(1) Elise
This is the first of several ideas I have regarding variants of saints’ names. Elise is so similar to Alice, but it’s a French short form of Elizabeth, so it gets the St. Elizabeth connection in there, as well as being a short, French name that I think is pretty easy to work with/pronounce. Elise Frances would be a lovely alternative to Alice Frances.

(2) Cate
Like Elise instead of Elizabeth, Cate instead of Catherine could be the answer to naming a baby after St. Catherine of Siena without using the long Catherine.

(2) Louise
I had thought that Eloise was a variant of Louise, but I looked it up and it seems that’s not correct (though Louise is sometimes thought to be related). But I love Louise on its own because it’s (1) French, and (2) a variant of Louis, which could be a nice nod to any of the Sts. Louis, but I was specifically thinking of St. Louis Martin because he’s French! Haha! There are certainly other Sts. Louis, and Bl. Louise de Marillac is a great option as well.

(3) Lucy or Lucie
How sweet is Lucy?! It’s a style match for Alice and Nora, and I posted a birth announcement not too long ago for a little one named Lucie—that spelling, because it’s the French spelling.

(4) Rosalie
This was another name inspired by one of the names on their list (Rose). I think it’s my current favorite Rose name, but for I love it for this family because it’s the French form of Rosalia! It’s a bit longer than Rose, maybe a bit too long for their taste, but it’s so pretty I had to include it.

(5) Sophie
I think Sophie hits so many of their requirements: short, simple, old fashioned, great meaning (wisdom), and Sophie’s the French form of Sophia. There’s also the French saint, Madeleine Sophie Barat, who was known as Sophie (St. Sophie’s Day in France is in her honor) and—so fun!—the Sophie the Giraffe teether was named after that same saint!  Sophie can also be considered Marian since one of Our Lady’s titles is “Seat of Wisdom.”

(6) Grace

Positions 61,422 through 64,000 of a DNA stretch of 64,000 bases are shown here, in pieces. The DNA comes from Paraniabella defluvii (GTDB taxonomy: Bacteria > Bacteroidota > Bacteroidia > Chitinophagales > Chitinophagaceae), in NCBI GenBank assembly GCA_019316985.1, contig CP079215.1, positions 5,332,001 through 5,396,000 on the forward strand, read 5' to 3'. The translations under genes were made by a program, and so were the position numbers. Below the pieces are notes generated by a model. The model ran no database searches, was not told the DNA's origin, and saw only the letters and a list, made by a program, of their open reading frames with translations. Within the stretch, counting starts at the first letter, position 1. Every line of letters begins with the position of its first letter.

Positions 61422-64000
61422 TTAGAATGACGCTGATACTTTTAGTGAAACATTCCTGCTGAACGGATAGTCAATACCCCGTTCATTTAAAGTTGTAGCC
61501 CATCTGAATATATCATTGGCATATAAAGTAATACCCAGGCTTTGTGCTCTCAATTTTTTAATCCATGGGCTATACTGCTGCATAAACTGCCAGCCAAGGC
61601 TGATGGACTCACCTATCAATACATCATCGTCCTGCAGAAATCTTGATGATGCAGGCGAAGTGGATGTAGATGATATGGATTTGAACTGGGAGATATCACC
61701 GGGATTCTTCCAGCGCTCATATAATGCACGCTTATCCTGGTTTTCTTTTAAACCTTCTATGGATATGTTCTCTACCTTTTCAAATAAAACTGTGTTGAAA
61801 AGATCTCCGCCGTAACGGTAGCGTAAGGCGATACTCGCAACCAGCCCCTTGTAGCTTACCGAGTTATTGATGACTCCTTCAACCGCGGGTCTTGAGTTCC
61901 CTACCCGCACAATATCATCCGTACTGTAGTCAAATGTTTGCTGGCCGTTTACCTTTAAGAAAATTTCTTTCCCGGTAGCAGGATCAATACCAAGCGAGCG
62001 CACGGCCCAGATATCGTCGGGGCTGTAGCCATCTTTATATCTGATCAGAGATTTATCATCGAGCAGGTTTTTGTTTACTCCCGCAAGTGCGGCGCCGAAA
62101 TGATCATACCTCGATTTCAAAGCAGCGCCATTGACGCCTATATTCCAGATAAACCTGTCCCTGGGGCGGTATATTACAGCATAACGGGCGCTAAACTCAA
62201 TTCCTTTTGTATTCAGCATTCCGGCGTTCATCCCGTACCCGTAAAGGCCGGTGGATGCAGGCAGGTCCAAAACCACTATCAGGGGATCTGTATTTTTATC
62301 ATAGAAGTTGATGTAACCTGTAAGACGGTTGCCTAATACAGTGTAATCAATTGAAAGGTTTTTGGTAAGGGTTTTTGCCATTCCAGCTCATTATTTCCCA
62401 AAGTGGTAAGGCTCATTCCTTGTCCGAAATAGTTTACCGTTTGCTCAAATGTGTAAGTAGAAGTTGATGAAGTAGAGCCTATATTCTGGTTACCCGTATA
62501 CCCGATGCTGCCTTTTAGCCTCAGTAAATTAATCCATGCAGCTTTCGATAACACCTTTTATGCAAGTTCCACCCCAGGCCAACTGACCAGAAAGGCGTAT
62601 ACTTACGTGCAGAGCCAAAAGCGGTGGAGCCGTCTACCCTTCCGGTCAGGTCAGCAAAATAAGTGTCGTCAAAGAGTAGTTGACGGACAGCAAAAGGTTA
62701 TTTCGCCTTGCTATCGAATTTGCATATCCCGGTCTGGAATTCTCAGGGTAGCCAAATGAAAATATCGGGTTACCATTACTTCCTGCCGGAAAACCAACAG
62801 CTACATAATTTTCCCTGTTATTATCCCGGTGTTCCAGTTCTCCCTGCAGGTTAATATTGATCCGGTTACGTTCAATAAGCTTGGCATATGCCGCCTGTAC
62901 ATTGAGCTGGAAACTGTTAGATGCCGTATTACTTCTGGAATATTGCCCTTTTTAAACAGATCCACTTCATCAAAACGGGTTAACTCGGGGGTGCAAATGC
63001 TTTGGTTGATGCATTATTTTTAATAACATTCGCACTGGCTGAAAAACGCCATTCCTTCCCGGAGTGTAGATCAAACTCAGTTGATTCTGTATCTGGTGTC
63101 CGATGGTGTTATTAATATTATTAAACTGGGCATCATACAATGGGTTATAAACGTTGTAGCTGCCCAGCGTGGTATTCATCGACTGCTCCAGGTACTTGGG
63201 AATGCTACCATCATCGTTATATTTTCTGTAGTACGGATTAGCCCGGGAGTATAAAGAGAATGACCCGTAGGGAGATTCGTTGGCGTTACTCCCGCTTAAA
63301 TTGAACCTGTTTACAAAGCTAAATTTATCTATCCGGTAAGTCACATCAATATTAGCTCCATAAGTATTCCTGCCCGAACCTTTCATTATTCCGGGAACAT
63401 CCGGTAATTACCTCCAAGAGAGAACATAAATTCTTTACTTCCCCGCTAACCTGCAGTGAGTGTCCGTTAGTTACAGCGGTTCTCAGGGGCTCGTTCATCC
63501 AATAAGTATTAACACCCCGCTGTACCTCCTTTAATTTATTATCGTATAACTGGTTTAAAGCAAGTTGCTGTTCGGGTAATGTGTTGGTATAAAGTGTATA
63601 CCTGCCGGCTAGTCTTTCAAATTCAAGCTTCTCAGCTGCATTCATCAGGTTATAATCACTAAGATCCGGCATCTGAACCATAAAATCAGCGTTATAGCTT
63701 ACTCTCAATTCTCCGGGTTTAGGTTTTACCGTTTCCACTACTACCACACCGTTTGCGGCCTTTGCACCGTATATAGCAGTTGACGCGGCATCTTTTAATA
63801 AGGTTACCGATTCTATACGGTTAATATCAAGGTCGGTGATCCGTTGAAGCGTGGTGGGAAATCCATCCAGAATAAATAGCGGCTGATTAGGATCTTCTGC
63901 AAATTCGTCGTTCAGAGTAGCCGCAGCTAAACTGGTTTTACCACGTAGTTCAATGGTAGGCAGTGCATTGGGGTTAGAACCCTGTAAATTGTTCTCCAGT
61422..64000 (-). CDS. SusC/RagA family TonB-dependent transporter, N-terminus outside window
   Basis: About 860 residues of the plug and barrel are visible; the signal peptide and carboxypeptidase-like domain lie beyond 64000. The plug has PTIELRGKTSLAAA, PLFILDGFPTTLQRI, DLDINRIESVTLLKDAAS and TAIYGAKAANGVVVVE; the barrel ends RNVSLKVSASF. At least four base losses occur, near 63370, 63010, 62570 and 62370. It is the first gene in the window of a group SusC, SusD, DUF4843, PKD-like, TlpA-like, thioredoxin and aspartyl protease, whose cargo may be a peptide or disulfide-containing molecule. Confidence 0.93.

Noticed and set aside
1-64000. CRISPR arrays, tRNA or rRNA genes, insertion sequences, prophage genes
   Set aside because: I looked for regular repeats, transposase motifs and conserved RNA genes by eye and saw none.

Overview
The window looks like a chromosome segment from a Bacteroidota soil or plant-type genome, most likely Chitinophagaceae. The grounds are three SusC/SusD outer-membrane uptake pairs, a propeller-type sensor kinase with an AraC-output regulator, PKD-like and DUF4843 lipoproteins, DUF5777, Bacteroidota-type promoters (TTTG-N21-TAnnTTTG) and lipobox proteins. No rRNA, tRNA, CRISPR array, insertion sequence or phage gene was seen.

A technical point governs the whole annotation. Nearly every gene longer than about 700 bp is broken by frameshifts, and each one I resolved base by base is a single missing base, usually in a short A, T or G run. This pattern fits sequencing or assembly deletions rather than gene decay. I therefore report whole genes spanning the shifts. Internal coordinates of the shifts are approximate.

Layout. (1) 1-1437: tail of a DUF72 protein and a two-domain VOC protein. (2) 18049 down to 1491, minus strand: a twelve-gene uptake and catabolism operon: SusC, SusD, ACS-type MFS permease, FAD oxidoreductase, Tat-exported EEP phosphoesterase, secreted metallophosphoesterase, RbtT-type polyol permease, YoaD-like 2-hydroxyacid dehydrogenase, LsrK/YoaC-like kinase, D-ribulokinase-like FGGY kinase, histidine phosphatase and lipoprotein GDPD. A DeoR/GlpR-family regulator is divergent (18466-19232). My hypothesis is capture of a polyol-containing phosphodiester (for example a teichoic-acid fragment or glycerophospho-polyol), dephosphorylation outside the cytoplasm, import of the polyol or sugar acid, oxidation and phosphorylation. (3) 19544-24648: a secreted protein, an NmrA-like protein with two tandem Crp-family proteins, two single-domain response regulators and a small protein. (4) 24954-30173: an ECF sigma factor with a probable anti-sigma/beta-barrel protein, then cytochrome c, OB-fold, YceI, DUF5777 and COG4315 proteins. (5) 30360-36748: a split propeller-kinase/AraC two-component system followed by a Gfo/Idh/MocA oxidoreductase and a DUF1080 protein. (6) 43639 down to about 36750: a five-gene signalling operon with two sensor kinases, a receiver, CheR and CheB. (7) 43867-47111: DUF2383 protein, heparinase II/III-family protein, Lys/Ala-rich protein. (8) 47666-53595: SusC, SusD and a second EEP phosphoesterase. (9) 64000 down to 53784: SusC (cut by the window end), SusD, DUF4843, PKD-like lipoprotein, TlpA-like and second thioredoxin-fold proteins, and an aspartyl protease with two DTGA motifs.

Along the same lines as Sophie (short, simple, old fashioned, great meaning) is Grace, which is a style match for Alice, Rose, and Claire. Also, like Sophie, Grace can be a Marian name, after Our Lady of Grace.

(7) Annabel(le)
Speaking of Marian names, I know Annabelle is long, but it was such a great match for them per the BNW and one of my very favorites that I had to suggest it! I’ve recently become aware of the fact that Annabel is considered to be a variant of Amabel, which arose in Scotland in the Middle Ages. Amabel is a variant of Amabilis, which means “lovable” and is part of the Marian title Mater Amabilis (“Mother Most Amiable,” where amiable=lovable). What a beautiful and unexpected Marian name! For this family, I thought the Annabelle spelling was best, since it makes it more French.

(8) Juliet(te)
Speaking of great matches for them—Juliet is a grand slam! It’s a style match for Elliott, Claire, Camille, and Felicity (as well as Annabelle, which is how I was able to determine that Annabelle would be great for them). Can you believe it?! I love the name Juliet, and spotlighted it recently to pull out the faith connections. The Juliet spelling can fit into their “short, simple” requirement I think, but the Juliette spelling is more French.

(9) Maylis
This is also based on a name from Kristin’s list: Mae. Maylis is a French name with a pretty straightforward spelling and pronunciation; it’s the name of a town in southern France that behindthename says is possibly derived from “mother” + “lys” (French for lily) and is also sometimes considered a contraction of Marie + lys, both of which point to Our Lady, so beautiful!

(10) Ruby, Pearl